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The state of the U.S. housing market has been one of the defining economic stories of the past two years. Since the beginning of the COVID-19 pandemic, housing has become more expensive for both buyers and renters. The median home sales price in the U.S. has increased by more than one-third since the beginning of the pandemic, rocketing past $400,000 in 2021. The rental market was relatively calm early in the pandemic, but renters now are paying more than 25% more on average than they were at this time last year.
Inadequate housing supply has been a key factor contributing to issues with housing affordability in the U.S. for years. Federal mortgage backer Freddie Mac estimates that the U.S. has a 3.8 million unit shortage of housing. But the pandemic has only exacerbated the issue of supply. Housing inventory fell to record lows in 2020. The shift to working, schooling, and socializing from home increased preferences—and competition—for larger, single-family homes among both buyers and renters. And ongoing supply chain challenges and labor shortages have made it difficult for builders to add new stock: building permits and housing starts have recovered strongly since early in the pandemic, but completions have failed to keep up.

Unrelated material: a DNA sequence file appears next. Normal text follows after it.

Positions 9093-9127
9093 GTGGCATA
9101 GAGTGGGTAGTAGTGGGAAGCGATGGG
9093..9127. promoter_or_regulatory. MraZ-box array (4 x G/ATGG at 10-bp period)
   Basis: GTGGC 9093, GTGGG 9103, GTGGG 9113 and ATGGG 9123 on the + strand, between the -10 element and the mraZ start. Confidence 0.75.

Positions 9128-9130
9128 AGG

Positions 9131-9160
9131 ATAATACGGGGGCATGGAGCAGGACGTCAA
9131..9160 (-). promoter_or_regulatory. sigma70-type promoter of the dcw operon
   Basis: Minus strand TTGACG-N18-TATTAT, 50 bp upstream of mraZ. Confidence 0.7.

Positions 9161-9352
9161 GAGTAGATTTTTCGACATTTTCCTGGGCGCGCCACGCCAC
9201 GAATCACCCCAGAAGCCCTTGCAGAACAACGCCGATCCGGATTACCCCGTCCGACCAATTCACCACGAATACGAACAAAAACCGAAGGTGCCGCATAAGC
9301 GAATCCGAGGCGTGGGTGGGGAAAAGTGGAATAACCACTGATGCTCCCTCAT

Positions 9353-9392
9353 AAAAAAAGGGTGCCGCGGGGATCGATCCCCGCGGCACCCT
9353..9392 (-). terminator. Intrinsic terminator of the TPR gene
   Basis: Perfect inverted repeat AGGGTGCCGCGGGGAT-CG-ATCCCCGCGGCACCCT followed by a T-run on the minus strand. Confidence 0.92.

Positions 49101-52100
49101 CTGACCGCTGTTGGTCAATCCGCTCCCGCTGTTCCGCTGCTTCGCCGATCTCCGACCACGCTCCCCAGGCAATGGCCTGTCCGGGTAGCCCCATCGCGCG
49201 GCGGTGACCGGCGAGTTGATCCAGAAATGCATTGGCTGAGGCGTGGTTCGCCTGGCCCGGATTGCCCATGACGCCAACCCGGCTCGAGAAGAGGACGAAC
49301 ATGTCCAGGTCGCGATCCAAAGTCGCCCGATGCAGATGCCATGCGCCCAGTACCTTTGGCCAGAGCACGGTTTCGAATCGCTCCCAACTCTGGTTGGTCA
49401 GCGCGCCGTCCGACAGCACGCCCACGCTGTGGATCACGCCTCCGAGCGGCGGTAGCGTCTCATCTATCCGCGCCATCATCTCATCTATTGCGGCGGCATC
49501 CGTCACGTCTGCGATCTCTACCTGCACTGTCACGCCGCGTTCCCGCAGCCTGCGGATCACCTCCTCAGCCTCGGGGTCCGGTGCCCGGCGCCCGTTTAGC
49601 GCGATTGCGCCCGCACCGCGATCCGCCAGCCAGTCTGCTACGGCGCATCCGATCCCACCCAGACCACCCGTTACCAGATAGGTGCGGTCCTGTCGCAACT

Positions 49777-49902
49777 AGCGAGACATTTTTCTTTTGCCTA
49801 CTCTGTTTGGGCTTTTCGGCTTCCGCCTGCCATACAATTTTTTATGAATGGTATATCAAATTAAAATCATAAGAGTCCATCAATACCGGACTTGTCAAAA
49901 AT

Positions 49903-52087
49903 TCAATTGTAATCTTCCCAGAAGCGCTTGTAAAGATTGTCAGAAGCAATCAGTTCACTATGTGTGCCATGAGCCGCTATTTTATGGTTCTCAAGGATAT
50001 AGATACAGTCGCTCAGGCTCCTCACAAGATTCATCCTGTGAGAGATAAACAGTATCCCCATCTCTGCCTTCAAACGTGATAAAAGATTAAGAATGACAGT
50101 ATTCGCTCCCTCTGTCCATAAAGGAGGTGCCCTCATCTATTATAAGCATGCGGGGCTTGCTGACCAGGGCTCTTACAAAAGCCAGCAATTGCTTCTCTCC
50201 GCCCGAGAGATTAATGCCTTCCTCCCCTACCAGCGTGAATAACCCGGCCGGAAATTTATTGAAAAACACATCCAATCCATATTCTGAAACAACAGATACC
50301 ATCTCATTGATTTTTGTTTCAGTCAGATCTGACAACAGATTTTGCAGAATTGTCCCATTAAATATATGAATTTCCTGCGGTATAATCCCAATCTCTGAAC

However, as the U.S. emerges from the pandemic, one promising sign for housing supply is an uptick in planned multi-family home construction. Multi-family housing increases the density and availability of housing units in urban and suburban locations, and it is more efficient and cost-effective to develop than single-family stock. And with more people now returning to their offices—along with restaurants, bars, venues, and other amenities—denser housing closer to work and social attractions is regaining its appeal.
For several years prior to the pandemic, the total number of multi-family units authorized held steady, while multi-family units as a share of total units authorized experienced a slow decline. Both of these figures increased in 2019 but fell off again with the onset of the pandemic in 2020. In 2021, however, the total number of multi-family units authorized jumped from 491,700 to 621,700, which brought the share of multi-family units authorized from 33.4% to 35.8%.